BOSTON — A Vineyard woman who was the former executive assistant of a Waltham-based technology company has pleaded guilty in connection to a fraud and embezzlement scheme that netted over $3 million.

U.S. District Andrew Attorney Lelling’s Office says 38-year-old Shivani Patel, of Vineyard Haven, pleaded guilty to one count each of bank fraud, money laundering and filing false tax returns on Monday in federal court in Boston on Monday.

U.S. District Court Judge Leo Sorokin has scheduled sentencing for Jan. 13. According to the terms of the plea agreement, the government will recommend a sentence of 57 months in prison, three years of supervised release, a fine between $20,000 and $200,000, restitution and forfeiture.

As an executive assistant to the chief financial officer, Patel’s duties included retrieving incoming mail containing customer checks made payable to her employer, recording the checks into the payment system and depositing the checks into her employer’s bank account.

From at least February 2012 through July 2017, Patel embezzled approximately $3,076,369 from her then employer for her personal use. Specifically, in February 2012, Patel created a company with a name nearly identical to that of her then employer — using her employer’s name but just adding an “s” to the end — and opened a business banking account in the sham company’s name.

Thereafter, Patel took customer checks payable to her employer from the mail, deposited those checks into the sham company’s bank account, and concealed her embezzlement by making false entries in her employer’s billing system. To disguise and conceal the nature of these funds, Patel funneled this money through multiple bank accounts.

In addition, Patel filed income tax returns for the tax years 2012 through 2016 in which she intentionally underreported her income by failing to disclose the money she had stolen from her employer.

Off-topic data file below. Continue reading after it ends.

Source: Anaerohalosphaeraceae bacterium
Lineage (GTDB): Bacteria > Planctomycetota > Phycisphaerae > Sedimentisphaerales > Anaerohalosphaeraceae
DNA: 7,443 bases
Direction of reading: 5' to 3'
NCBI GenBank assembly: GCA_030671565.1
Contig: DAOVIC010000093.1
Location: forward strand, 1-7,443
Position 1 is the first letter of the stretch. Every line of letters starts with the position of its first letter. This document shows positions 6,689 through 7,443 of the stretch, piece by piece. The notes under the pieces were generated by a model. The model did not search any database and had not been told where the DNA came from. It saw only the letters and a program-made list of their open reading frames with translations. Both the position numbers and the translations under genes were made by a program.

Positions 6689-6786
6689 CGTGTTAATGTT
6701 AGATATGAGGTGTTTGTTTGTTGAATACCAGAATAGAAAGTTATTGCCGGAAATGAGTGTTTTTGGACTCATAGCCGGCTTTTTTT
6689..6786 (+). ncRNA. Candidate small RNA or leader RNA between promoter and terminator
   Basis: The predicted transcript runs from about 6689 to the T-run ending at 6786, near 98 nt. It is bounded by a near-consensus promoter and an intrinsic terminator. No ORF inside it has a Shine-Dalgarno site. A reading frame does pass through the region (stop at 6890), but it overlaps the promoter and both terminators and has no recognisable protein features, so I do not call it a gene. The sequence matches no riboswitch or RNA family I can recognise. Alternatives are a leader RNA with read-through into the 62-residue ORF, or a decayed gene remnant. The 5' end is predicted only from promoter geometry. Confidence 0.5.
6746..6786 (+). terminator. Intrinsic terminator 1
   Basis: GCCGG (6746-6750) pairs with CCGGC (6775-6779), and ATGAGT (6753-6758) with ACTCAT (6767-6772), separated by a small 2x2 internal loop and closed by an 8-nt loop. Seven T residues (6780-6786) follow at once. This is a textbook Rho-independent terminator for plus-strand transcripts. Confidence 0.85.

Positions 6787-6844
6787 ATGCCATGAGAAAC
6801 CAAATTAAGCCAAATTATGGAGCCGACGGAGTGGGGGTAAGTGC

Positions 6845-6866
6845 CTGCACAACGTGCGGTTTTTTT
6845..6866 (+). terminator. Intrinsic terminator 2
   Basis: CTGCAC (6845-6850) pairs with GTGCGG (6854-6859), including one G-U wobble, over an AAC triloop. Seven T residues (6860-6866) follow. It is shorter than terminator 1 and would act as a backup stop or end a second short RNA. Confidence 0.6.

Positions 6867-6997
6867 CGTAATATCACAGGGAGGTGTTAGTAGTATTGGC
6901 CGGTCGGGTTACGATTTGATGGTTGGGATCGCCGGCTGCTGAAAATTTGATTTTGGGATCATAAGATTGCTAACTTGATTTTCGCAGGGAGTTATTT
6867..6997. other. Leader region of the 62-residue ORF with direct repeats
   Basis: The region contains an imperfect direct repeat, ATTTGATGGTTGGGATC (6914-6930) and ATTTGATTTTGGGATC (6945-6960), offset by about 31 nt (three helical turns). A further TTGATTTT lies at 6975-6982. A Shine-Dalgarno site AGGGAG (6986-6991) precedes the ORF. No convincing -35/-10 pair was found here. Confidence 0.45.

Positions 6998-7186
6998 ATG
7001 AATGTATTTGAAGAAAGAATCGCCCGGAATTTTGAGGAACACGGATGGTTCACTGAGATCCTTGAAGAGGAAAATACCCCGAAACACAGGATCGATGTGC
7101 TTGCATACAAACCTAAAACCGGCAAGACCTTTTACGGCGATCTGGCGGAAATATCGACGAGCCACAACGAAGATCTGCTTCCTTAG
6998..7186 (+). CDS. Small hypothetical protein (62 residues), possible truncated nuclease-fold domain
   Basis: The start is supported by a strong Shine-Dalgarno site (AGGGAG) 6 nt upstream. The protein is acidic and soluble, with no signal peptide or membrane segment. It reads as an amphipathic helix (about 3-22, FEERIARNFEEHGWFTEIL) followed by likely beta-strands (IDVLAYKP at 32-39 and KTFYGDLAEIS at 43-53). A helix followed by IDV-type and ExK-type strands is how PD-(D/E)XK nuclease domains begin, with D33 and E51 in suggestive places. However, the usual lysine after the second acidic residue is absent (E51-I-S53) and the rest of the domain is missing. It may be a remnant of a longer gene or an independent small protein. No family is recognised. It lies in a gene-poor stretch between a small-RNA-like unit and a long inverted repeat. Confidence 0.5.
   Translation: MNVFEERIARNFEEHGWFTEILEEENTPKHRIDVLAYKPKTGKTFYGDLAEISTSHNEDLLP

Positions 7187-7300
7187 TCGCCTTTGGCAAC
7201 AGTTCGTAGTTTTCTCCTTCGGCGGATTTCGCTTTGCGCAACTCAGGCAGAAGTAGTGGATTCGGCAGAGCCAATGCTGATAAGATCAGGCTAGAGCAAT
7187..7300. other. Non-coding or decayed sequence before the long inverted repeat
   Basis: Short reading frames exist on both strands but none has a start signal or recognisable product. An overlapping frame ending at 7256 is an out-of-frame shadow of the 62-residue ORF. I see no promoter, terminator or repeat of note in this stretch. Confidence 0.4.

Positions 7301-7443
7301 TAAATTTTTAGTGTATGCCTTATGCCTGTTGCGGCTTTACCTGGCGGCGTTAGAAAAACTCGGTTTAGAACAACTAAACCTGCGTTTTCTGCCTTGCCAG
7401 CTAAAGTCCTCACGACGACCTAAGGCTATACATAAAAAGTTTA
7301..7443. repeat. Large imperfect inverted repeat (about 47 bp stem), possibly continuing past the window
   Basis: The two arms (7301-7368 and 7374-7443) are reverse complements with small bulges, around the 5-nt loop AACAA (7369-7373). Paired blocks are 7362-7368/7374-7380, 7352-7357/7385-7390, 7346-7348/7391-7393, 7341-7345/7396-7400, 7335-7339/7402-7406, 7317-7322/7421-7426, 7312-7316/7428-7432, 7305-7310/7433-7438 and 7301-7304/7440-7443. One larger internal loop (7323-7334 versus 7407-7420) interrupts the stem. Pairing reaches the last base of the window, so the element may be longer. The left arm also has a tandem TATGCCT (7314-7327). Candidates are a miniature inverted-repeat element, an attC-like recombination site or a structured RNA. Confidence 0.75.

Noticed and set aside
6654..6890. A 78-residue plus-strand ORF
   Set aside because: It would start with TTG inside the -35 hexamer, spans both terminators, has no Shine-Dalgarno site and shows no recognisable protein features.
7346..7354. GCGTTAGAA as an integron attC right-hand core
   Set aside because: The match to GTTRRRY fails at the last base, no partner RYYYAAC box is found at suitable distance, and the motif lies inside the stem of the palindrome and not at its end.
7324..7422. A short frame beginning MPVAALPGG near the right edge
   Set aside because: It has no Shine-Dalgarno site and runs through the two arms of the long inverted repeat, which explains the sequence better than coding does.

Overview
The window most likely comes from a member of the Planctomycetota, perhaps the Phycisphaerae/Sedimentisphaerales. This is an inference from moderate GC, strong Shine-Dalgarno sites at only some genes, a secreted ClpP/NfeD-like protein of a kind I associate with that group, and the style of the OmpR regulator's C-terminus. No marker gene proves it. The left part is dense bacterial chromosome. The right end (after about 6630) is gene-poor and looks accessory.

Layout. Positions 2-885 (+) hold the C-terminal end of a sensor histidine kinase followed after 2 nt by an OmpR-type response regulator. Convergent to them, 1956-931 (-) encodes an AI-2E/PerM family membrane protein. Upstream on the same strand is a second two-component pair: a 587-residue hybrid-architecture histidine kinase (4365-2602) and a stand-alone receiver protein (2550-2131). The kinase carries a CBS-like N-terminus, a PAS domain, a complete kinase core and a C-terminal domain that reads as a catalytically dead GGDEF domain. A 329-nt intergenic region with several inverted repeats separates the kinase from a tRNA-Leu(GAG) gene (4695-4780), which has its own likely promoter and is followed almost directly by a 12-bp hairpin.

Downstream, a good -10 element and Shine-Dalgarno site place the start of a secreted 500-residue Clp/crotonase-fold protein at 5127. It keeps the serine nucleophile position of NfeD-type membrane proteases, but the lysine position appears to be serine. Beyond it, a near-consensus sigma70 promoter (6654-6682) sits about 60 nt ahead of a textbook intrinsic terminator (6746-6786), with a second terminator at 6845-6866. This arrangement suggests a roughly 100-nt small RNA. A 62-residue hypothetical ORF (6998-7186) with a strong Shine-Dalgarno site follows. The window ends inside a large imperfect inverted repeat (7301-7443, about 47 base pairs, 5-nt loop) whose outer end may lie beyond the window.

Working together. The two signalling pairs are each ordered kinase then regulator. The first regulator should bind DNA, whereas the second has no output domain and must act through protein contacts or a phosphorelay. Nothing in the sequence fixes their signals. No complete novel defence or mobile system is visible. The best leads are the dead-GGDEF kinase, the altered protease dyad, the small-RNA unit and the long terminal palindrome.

The charge of bank fraud provides for a sentence of up to 30 years in prison, five years of supervised release, a fine of $1 million, restitution and forfeiture. The charge of money laundering provides for a sentence of up to 20 years, three years of supervised release, a fine of $500,000 or twice the amount involved in the transaction, restitution and forfeiture. The charge of filing false tax returns provides for a sentence of up to three years in prison, one year of supervised release, a fine of $100,000, restitution and forfeiture. Sentences are imposed by a federal district court judge based on the U.S. Sentencing Guidelines and other statutory factors.

United States Attorney Andrew Lelling; Joseph R. Bonavolonta, Special Agent in Charge of the Federal Bureau of Investigation, Boston Field Division; and Kristina O’Connell, Special Agent in Charge of the Internal Revenue Service’s Criminal Investigations in Boston, made the announcement today. Assistant U.S. Attorney Justin D. O’Connell of Lelling’s Securities and Financial Fraud Unit is prosecuting the case.

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